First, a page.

The American Jewish Joint Distribution Committee donated 10 boats to Filipino fishermen who lost their livelihood during a typhoon.

JDC delivered the boats to the villagers of Lat-Asan, located in one of the regions hit hardest by Typhoon Haiyan. The November storm devastated large areas in the Philippines and claimed the lives of over 6,000 people.

The boats were the first of 36 in total earmarked for Filipino fishermen in the area in the central island of Panay.

Each fiberglass boat costs approximately $600, a sum that the average Filipino earns in approximately three months, according to World Bank figures from 2013.

Countless fisherman were rendered jobless because the storm destroyed their boats.

The boat donation is one of a number of rebuilding and development projects carried out by JDC on the island nation, with over $2.6 million raised. Other programs include helping farmers rebuild destroyed coconut groves and teaching emergency skills to reduce loss of life in future disasters.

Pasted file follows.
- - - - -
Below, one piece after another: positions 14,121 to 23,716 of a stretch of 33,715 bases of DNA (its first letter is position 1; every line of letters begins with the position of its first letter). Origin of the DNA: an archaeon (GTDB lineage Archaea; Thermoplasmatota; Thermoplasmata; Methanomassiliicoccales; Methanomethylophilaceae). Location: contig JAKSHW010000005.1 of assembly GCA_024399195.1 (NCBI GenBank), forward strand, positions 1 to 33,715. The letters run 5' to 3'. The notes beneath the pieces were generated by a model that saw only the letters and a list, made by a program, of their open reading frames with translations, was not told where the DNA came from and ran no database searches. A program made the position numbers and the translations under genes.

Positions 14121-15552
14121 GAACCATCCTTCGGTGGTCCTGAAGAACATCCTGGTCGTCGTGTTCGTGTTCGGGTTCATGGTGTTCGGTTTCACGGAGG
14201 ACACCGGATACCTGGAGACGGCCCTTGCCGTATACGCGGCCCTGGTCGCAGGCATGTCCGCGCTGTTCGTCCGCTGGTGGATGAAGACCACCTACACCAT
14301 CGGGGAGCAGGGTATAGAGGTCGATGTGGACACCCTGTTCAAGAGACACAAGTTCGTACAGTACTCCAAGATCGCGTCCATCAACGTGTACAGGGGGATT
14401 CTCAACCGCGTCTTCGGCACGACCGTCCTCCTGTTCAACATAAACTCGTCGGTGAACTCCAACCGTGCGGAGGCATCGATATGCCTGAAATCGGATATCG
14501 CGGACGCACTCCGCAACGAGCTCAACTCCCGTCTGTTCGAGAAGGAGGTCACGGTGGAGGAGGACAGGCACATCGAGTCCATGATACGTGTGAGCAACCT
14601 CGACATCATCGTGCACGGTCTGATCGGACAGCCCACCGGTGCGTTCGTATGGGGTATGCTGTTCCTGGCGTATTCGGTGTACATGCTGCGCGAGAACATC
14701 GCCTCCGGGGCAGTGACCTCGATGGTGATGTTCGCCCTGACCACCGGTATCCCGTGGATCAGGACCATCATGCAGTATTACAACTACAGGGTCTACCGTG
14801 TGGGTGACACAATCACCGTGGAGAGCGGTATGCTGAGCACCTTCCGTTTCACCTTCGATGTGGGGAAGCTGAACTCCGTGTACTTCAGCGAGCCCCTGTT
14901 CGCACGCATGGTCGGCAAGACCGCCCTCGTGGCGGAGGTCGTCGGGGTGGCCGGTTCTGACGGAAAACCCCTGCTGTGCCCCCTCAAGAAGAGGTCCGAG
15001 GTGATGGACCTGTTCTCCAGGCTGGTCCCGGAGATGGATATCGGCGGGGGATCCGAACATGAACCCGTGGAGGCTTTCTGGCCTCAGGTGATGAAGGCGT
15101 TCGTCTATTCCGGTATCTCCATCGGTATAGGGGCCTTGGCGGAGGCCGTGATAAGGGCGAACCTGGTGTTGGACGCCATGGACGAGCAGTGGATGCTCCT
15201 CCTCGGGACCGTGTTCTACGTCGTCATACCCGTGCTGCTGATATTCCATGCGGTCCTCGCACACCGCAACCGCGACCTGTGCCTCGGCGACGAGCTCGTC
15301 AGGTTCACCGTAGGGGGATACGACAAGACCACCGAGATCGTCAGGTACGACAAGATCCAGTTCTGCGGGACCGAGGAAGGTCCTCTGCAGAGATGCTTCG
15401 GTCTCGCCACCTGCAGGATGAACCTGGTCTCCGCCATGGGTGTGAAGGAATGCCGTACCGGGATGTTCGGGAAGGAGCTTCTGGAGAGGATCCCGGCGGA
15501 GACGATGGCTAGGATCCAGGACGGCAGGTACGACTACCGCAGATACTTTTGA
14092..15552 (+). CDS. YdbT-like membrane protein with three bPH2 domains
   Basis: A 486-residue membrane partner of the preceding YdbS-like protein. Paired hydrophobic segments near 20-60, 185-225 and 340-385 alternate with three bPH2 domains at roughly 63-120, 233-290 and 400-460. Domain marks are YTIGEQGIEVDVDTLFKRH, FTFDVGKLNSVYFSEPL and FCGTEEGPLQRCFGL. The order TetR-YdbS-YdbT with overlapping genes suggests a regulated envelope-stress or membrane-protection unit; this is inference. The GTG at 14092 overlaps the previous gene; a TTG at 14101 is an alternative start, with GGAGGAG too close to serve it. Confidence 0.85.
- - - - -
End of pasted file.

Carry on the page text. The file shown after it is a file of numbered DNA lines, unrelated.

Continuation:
Another technique involves teaching fishermen growing aquaculture such as mussels and oysters to switch to floating cages.

“When typhoons hit, the fixed cages are likelier to be lost, while the floating cages can be recuperated, but constructing floating cages involves techniques and materials that not everyone is familiar with or has access to,” said Adam Steinberg, 28, a Melbourne doctor who recently completed a stay of several months in the Philippines as JDC’s coordinator of the organization’s aid operation there.